Enter the Key Man…

The woman frantically flings things around on her dresser and paces back and forth from room to room…”Where are the damned keys?!” she hisses as she continues along her reckless path during what seems to be this never-ending”Columbus” mission.  She pulled open every drawer, tossing and throwing bras, panties and even her pajamas on the bed convinced that Brutus her pet ferret, probably stashed them somewhere.

“I swear every friggin’ time Brutus is let out something disappears.” she groans as she flops back onto the bed, tossing her head sideways to get her lengthy black bangs out of her eyes.

The rain begins to pound on the windows as she looks at the blackened sky. “It’s a damned good thing I’m off today.” she mused.

She then heard a faint jingle.  She moved slowly as it repeated.  The jingle began to get a bit louder when she heard the back door open and shut.

“Hey babe!,” her hubby said, “I had to borrow your car this morning because mine is in the shop.”

“Really?” she asked as she folded her arms across her chest.

“Yeah,” he began as he saw her expression, “It’s Tuesday and I knew you would be off. I told you about this on Saturday. Remember? You were sleeping late so I didn’t want to bug you.” he said as he handed the keys back to her.

“Oh…Whatever. I thought Brutus stashed ’em again.” she said.

“No but he did stash this. I found it in his favorite corner.” he grinned as he handed her a bracelet.

“That little bas-”

“Now now…Calm down.  You know he likes to stash stuff. It’s almost noon. Let’s go to lunch. You’ll feel better.”

“Okay. Let me go clean my mess.” she said.

“Threw all your stuff around again, didn’t you?” he grinned.

“Yeah. I’ll be ready in a few.”  she said as she began the drudgery of cleaning up the bedroom–for the 5th time in three days!”

Just out of sheer curiosity, how many of you have days similar to that?

This Will Be an Interesting July 4th Week! “Monumental”, I’m Sure!

Once in a while a film comes along that makes one think about life before it is even released.  One such film being made is ‘Monumental’ which stars Gary Cairns II, Luke Albright, Agnes Olech, and Bill Oberst Jr.   It is being directed by Scott Hansen.

In this story, which is written by Gary Cairns and Luke Albright, two men embark on a cross-country journey to spread the ashes of Clayne’s mother (played by Gary) at various historical monuments she had dreams of visiting, but never got a chance to go to. Along the way, they encounter dangerous situations that lead them down an unexpected path.  This trip will be ANYTHING but normal.

Coming face to face with the possibility of losing my mother someday, this is one film that I am waiting to see. I am going to put two links here so that readers can check this out.  The first is to the Facebook page for the movie.  The 2nd will be to the indiegogo.com page.  The fund-raising part is over, but you can still see the interview clips there.  This movie is going to be good. It is going to be an open road journey where each character has to come face-to-face whatever they are dealing with inside.

I feel that it also falls in line with the spirit of July 4th being that Clayne’s mother had a passion for those monuments to which the cast and crew are traveling during the filming of this adventure.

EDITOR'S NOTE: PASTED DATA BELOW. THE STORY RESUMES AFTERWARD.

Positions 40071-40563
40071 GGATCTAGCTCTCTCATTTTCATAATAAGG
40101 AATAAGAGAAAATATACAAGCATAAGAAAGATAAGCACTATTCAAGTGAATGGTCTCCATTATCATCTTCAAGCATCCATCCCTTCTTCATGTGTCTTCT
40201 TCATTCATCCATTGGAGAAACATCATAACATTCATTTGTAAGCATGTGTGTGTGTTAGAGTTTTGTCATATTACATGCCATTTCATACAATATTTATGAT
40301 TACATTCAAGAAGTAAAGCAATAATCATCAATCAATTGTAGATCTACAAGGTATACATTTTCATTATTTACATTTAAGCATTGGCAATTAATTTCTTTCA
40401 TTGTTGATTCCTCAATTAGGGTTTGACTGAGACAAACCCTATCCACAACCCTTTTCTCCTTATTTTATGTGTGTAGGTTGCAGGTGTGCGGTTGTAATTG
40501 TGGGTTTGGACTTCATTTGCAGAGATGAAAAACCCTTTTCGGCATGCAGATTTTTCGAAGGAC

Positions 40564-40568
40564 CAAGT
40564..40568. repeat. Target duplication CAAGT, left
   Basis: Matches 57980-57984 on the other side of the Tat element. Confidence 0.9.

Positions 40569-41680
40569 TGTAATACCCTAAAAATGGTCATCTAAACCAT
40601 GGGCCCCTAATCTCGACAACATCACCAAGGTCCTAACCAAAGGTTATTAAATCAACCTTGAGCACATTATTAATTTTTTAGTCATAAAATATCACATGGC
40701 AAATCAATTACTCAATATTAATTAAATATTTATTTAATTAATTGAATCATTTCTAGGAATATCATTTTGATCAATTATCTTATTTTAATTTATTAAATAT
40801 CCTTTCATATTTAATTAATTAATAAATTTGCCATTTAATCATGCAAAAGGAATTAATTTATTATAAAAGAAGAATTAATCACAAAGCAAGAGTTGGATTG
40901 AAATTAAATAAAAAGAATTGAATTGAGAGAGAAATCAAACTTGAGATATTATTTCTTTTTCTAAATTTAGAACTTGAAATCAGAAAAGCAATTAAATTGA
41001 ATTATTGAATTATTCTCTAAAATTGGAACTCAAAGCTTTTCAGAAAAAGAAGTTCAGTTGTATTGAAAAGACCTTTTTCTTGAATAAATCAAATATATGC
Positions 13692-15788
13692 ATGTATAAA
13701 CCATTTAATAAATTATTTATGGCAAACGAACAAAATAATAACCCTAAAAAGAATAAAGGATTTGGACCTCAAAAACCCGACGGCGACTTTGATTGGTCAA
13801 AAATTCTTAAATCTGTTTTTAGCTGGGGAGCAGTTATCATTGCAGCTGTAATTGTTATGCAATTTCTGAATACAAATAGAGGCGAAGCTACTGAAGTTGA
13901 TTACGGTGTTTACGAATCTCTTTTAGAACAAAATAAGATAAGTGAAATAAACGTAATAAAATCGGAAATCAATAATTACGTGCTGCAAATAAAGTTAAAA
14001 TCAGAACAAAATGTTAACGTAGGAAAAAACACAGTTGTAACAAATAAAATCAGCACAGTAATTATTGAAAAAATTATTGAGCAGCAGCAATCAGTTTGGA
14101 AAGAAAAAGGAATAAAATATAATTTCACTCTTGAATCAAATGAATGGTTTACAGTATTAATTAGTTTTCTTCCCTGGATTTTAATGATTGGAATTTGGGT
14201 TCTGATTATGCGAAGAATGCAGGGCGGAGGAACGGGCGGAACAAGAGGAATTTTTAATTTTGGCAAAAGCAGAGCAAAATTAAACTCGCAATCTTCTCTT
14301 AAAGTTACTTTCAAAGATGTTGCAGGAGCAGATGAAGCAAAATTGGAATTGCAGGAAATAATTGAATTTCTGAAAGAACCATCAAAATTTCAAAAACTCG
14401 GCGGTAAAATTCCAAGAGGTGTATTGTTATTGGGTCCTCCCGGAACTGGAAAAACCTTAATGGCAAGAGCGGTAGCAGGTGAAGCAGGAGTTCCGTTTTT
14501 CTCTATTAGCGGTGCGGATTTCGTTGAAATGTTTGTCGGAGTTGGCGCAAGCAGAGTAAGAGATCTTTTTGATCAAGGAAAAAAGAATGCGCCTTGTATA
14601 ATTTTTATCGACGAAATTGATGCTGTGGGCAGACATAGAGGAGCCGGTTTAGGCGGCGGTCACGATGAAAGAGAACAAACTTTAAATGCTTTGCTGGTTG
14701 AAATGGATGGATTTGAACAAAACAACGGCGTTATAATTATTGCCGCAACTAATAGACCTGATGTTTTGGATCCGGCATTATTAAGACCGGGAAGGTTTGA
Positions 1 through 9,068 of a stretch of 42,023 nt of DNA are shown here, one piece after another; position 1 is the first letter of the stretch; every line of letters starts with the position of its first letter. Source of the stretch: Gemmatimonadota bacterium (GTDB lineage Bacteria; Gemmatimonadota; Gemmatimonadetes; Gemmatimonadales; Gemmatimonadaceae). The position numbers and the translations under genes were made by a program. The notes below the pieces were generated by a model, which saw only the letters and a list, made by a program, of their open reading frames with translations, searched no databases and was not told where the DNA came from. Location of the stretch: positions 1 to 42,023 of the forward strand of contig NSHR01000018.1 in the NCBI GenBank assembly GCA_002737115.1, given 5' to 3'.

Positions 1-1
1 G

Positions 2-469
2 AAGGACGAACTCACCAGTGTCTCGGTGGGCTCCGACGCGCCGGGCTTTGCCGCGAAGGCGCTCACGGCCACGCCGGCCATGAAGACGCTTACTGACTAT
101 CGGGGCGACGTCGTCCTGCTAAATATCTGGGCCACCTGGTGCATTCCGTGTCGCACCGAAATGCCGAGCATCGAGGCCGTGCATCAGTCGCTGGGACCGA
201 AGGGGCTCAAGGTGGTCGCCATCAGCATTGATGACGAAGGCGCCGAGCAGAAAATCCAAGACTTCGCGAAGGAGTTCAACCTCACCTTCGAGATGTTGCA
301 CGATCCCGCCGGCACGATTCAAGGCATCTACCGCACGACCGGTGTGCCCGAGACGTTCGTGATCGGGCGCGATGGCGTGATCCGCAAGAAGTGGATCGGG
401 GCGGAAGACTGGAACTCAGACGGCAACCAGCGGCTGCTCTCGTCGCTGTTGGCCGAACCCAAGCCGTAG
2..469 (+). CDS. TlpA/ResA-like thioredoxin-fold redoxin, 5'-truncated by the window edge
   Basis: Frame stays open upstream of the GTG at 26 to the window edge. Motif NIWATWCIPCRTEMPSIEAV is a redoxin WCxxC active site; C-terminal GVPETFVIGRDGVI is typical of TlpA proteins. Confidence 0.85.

Aside from that it is turning into a real adventure for these guys. They make videos and take photos of almost every place they visit and pay thanks to those who’ve been a part of their journey along the way.  In the process of filming, not only are these guys filming a fictional adventure of great value, but they are discovering that the American Spirit is alive and well in every place they visit–and have videos on the Facebook page of those places along the way! Be on the lookout for these guys! They may come to your town next! I’m surprised the Today Show or Ellen DeGeneres hasn’t caught up with them yet! This is a story worth sharing! Here is a pic of these guys for you so you all can watch for them!

Gary and Luke

Left: Gary Cairns II         Right: Luke Albright

 

In the meantime here is link 1 and if on FB, please click like and share:

https://www.facebook.com/monumentalmoviepage?fref=ts

And for the interview clips, go here:

http://www.indiegogo.com/projects/monumental

 

Empty Hollows

The Diamond Fleece

The Diamond Fleece (Photo credit: Wikipedia)

“Oh my God! She’s at it again! Call her sister quick!”  the woman said to her husband as he came to look out of their window.

There she was…Amy Holloway, firing up the barbecue grill.  It was sprinkling outside. The man shook his head and told his wife, “Just leave that girl be. She has suffered enough with that ex husband to be of hers screwing around two days after her kid’s funeral. I don’t blame her for acting out a bit!”

“You aren’t the least bit concerned that she’s lighting a grill during what is about to be a severe storm?” she snapped.

“Absolutely not.  She did stranger things when she was younger. So did you as I recall.” he countered.

“But–”

“I said LEAVE her alone!” and with that he went into the den to watch television.

What Amy did next caused Mrs. Madsen to  be even more concerned, although she fully understood why this was going on…

She came out with a long white box that held the wedding gown she wore…The same gown that she had hoped to see her now dead daughter Hailey wear.  She put the veil in first then tore the dress to shreds.  She also put it in there.  After that she took the unframed wedding portrait and tore it into five pieces and put it on top.